The Fund seeks to track the performance of a broad, market-weighted bond index.
Principal Investment Strategies
The Fund employs an indexing investment approach designed to track the performance of the Barclays U.S. Aggregate Float Adjusted Index. This Index represents a wide spectrum of public, investment-grade, taxable, fixed income securities in the United States – including government, corporate, and international dollar-denominated bonds, as well as mortgage-backed and asset-backed securities – all with maturities of more than 1 year.
The Fund invests by sampling the Index, meaning that it holds a broadly diversified collection of securities that, in the aggregate, approximates the full Index in terms of key risk factors and other characteristics. All of the Fund’s investments will be selected through the sampling process, and at least 80% of the Fund’s assets will be invested in bonds held in the Index. The Fund maintains a dollar-weighted average maturity consistent with that of the Index, which generally ranges between 5 and 10 years.
An investment in the Fund could lose money over short or even long periods. You should expect the Fund's share price and total return to fluctuate within a wide range, like the fluctuations of the overall bond market. The Fund is subject to the following risks, which could affect the Fund's performance:
- Interest rate risk, which is the chance that bond prices will decline because of rising interest rates. Interest rate risk should be moderate for the Fund because it invests primarily in short- and intermediate-term bonds, whose prices are less sensitive to interest rate changes than are the prices of long-term bonds.
- Income risk, which is the chance that the Fund's income will decline because of falling interest rates. Income risk is generally high for short-term bond funds and moderate for intermediate-term bond funds, so investors should expect the Fund’s monthly income to fluctuate accordingly.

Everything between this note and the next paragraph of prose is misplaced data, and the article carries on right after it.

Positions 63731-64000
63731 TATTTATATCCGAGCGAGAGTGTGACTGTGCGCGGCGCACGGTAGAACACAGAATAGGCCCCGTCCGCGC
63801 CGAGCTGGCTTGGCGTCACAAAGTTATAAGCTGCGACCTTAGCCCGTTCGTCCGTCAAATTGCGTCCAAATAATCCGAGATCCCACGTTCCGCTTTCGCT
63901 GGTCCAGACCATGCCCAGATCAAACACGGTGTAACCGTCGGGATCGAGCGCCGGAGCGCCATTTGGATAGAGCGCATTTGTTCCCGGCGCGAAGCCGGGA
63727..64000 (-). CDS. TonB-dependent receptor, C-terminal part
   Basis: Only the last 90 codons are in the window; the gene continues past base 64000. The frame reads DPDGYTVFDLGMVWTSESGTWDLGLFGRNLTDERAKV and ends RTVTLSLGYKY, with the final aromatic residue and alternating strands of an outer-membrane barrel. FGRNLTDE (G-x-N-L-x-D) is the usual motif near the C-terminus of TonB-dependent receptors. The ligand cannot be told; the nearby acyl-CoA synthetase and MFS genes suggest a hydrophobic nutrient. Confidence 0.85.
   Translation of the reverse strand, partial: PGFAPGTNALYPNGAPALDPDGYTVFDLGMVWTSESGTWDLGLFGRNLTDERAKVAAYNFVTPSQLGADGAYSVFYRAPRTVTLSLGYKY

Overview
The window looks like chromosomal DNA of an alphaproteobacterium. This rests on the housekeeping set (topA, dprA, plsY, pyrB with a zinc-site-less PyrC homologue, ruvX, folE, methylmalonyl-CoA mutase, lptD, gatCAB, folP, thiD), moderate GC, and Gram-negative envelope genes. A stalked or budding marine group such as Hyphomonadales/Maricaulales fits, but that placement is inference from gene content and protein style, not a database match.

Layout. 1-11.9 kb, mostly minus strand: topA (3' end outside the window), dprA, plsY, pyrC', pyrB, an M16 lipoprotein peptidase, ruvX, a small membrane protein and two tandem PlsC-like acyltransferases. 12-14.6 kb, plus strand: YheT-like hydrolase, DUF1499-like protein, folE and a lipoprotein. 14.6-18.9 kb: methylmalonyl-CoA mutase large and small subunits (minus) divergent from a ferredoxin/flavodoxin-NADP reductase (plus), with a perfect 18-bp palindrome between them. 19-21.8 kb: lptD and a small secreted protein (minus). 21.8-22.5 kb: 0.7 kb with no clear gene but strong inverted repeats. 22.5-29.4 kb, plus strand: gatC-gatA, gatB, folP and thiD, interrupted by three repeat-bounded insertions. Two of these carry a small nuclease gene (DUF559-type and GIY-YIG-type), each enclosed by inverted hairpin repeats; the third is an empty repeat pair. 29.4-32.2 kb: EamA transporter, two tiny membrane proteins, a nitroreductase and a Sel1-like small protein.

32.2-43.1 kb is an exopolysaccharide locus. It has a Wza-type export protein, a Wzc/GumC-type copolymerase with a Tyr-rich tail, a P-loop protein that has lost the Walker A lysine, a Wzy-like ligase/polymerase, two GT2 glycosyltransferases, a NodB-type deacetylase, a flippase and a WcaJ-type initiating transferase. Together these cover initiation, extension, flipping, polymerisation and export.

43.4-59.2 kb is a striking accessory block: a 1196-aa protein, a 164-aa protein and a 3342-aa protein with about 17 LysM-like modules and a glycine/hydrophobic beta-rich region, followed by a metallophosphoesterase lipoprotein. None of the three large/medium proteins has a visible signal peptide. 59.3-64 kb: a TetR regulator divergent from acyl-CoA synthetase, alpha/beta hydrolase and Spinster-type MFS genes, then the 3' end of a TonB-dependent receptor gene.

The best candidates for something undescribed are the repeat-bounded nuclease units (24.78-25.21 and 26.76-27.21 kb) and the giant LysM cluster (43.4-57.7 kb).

- Call risk, which is the chance that during periods of falling interest rates, issuers of callable bonds may call (redeem) securities with higher coupon rates or interest rates before their maturity dates. The Fund would then lose any price appreciation above the bond’s call price and would be forced to reinvest the unanticipated proceeds at lower interest rates, resulting in a decline in the Fund's income. Call risk should be moderate for the Fund because it invests only a portion of its assets in callable bonds.
- Prepayment risk, which is the chance that during periods of falling interest rates, homeowners will refinance their mortgages before their maturity dates, resulting in prepayment of mortgage-backed securities held by the Fund. The Fund would then lose any price appreciation above the mortgage’s principal and would be forced to reinvest the unanticipated proceeds at lower interest rates, resulting in a decline in the Fund’s income. Prepayment risk is moderate for the Fund.
- Extension risk, which is the chance that during periods of rising interest rates, certain debt obligations will be paid off substantially more slowly than originally anticipated, and the value of those securities may fall. For funds that invest in mortgage-backed securities, extension risk is the chance that during periods of rising interest rates, homeowners will prepay their mortgages at slower rates. Extension risk is generally moderate for intermediate-term bond funds.
- Credit risk, which is the chance that a bond issuer will fail to pay interest or principal in a timely manner or that negative perceptions of the issuer's ability to make such payments will cause the price of that bond to decline. Credit risk should be low for the Fund because it purchases only bonds that are of investment-grade quality.
- Index sampling risk, which is the chance that the securities selected for the Fund, in the aggregate, will not provide investment performance matching that of the Fund's target index. Index sampling risk for the Fund should be low.
An investment in the Fund is not a deposit of a bank and is not insured or guaranteed by the Federal Deposit Insurance Corporation or any other government agency.
*As of June 1, 2016